Powercast
Thumbnail Powercast Battery Free Temp Humidity Sensor 633466dfe09e0

“Power as a Service” Now a Possibility with Cellular-Based Remote RF Charging Platform

Sept. 28, 2022
Operating in the 600- to 900-MHz bands licensed by mobile carriers, the over-the-air RF wireless-charging platform enables carriers to monetize underused frequencies to offer “power as a service” for low-power devices and smart-home IoT sensors.

The Overview

Powercast has created a cellular-based RF power-over-distance wireless-charging platform, built around Sequans’ Monarch cellular IoT connectivity technology. The introduction of cellular technology into the over-the-air RF wireless-charging picture creates opportunities for more manufacturers to develop environmentally friendly smart-home IoT ecosystems that eliminate disposable batteries.

Who Needs It & Why?

Operating in the lower 600- to 900-MHz frequency bands licensed by mobile carriers, the Powercast cellular-based RF wireless charging platform offers the following benefits:

  • Because cellular bands are licensed, or private, they have more flexibility on how much power they can transmit, on antenna gain, and on bandwidth, which enables end devices to charge faster and at greater distances when compared to unlicensed, or public, bands.
  • As cellular service moves increasingly to higher frequencies like 5G to increase data throughput, carriers can monetize their underused low-frequency bands and offer “power as a service.”
  • Ability to simultaneously charge many consumer devices at-a-distance, such as IoT sensors for smart-home security and automation, TV remotes, keyboards, earbuds, headphones, smart watches, fitness bands, and hearing aids.

Using licensed cellular frequencies to increase device charging power will allow manufacturers to create green, sustainable IoT devices that can charge more quickly and at longer distances from a cellular RF transmitter, it’s claimed.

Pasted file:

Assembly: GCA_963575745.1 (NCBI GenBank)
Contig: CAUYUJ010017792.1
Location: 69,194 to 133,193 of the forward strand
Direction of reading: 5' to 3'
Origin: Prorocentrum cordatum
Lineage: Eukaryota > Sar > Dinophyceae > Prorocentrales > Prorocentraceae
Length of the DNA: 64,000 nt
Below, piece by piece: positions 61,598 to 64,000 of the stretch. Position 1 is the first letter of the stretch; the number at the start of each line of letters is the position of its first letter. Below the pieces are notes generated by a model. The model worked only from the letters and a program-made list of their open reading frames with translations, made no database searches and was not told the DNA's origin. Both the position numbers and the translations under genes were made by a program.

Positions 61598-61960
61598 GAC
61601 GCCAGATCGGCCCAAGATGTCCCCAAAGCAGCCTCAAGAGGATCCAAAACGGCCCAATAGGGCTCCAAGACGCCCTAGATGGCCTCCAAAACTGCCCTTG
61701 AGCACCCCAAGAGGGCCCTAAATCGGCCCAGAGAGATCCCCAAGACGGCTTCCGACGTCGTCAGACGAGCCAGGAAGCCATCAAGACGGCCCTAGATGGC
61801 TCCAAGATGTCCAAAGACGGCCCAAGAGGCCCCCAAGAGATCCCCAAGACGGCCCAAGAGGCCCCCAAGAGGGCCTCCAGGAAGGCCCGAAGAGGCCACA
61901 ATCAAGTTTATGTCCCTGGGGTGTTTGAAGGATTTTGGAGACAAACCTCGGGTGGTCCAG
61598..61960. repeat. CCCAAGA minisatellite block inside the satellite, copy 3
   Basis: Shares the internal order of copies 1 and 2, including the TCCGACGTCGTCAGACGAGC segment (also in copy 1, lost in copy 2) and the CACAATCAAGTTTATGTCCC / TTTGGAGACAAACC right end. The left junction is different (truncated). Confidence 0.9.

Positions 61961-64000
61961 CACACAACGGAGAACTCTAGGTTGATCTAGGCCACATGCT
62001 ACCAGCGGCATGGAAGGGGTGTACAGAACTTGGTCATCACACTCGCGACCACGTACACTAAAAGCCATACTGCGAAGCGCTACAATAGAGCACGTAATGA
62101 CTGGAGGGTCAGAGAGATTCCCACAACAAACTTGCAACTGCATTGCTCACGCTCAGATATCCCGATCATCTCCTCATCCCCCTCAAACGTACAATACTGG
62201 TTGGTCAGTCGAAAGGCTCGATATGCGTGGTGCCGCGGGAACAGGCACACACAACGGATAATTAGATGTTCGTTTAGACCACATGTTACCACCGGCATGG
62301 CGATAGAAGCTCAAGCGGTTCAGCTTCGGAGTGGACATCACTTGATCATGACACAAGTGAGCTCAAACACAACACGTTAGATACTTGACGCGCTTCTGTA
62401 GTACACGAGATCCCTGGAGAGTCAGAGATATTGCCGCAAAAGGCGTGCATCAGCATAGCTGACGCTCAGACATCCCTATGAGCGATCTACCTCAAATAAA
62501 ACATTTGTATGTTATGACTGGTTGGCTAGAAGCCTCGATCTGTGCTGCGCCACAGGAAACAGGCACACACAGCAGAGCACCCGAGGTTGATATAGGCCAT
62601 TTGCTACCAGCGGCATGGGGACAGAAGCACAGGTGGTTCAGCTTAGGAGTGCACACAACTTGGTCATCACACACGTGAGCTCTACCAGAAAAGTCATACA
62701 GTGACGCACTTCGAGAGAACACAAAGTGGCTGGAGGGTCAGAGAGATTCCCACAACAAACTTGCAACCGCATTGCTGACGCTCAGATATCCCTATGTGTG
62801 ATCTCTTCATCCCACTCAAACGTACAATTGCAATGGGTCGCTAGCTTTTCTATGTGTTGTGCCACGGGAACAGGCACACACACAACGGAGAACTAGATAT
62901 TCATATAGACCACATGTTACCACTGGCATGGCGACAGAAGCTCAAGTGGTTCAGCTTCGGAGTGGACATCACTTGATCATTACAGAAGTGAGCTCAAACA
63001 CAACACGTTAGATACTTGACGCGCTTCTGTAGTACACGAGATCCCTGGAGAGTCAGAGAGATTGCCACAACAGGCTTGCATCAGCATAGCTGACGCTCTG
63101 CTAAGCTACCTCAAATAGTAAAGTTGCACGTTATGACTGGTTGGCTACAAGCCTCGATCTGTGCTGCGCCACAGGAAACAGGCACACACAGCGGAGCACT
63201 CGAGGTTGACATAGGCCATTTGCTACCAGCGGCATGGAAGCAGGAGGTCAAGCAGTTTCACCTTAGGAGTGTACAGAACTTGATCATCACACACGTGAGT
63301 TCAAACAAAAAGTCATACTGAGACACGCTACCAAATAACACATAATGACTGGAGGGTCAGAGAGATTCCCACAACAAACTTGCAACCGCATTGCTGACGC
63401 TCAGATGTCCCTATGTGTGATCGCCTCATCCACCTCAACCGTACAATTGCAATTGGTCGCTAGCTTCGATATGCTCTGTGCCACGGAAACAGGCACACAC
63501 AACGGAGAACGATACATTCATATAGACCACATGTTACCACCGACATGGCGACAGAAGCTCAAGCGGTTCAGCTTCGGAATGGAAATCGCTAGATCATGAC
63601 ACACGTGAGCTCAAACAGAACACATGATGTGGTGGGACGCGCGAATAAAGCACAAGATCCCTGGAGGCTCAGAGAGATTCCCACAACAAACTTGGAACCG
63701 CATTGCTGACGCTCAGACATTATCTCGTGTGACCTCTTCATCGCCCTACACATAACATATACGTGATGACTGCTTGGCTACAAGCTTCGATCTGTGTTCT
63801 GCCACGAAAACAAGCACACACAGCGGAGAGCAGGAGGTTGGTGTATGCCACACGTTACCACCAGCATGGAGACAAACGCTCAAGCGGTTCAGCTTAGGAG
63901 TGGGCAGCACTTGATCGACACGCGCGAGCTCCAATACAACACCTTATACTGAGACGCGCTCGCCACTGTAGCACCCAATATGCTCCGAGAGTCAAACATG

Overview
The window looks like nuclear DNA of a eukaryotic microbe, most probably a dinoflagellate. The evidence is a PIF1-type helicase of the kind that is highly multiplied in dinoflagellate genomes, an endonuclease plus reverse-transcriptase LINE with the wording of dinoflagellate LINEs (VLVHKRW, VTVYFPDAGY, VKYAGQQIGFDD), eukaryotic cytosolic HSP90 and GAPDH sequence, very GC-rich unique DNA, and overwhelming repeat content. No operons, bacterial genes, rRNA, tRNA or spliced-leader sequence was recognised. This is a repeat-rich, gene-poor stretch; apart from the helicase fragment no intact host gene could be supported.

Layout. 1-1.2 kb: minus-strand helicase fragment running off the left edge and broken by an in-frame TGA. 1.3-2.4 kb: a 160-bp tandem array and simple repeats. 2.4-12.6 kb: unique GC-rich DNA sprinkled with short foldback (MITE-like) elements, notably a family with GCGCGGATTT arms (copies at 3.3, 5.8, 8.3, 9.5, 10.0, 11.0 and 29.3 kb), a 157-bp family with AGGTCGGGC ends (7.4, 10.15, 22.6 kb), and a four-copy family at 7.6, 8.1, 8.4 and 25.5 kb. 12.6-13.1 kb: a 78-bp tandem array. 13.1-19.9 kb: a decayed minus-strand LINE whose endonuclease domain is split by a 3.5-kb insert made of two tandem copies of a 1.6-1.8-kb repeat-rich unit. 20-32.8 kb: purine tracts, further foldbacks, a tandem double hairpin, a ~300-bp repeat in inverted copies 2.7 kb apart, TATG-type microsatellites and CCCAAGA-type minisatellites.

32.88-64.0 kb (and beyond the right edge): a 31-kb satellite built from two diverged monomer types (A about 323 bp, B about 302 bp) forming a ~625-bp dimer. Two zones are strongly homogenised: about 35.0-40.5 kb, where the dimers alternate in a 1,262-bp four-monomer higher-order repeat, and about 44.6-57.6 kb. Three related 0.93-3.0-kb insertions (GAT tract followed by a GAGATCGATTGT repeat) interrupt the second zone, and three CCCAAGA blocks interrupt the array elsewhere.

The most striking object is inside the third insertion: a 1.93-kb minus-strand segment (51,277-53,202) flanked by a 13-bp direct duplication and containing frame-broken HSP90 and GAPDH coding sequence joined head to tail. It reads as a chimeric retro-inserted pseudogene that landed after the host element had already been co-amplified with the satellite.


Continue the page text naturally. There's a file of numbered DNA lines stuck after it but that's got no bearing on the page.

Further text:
Under the Hood

The platform combines Sequans’ Monarch 2 GM02S module(see figure) with a Powercast RF transmitting antenna to send RF over-the-air to a tiny Powercast PCC110 Powerharvester receiver chip embedded in end devices. The Powerharvester harvests RF out of the air and converts it to dc (direct current) to either power a battery-free device, or charge a rechargeable battery, both of which keep disposable batteries out of landfills.

In demos at this week’s Mobile World Congress in Barcelona, a Sequans Monarch 2 cellular modem teams with Powercast’s 700-MHz antenna to transmit a 700-MHz RF cellular signal to Powercast’s PCC110 receiver and RF-to-dc converter chip.That then powers a battery-free sensor beacon to transmit temperature and humidity data to a gateway or phone.  

About the Author

David Maliniak | Executive Editor, Microwaves & RF

I am Executive Editor of Microwaves & RF, an all-digital publication that broadly covers all aspects of wireless communications. More particularly, we're keeping a close eye on technologies in the consumer-oriented 5G, 6G, IoT, M2M, and V2X markets, in which much of the wireless market's growth will occur in this decade and beyond. I work with a great team of editors to provide engineers, developers, and technical managers with interesting and useful articles and videos on a regular basis. Check out our free newsletters to see the latest content.

You can send press releases for new products for possible coverage on the website. I am also interested in receiving contributed articles for publishing on our website. Use our contributor's packet, in which you'll find an article template and lots more useful information on how to properly prepare content for us, and send to me along with a signed release form. 

About me:

In his long career in the B2B electronics-industry media, David Maliniak has held editorial roles as both generalist and specialist. As Components Editor and, later, as Editor in Chief of EE Product News, David gained breadth of experience in covering the industry at large. In serving as EDA/Test and Measurement Technology Editor at Electronic Design, he developed deep insight into those complex areas of technology. Most recently, David worked in technical marketing communications at Teledyne LeCroy, leaving to rejoin the EOEM B2B publishing world in January 2020. David earned a B.A. in journalism at New York University.

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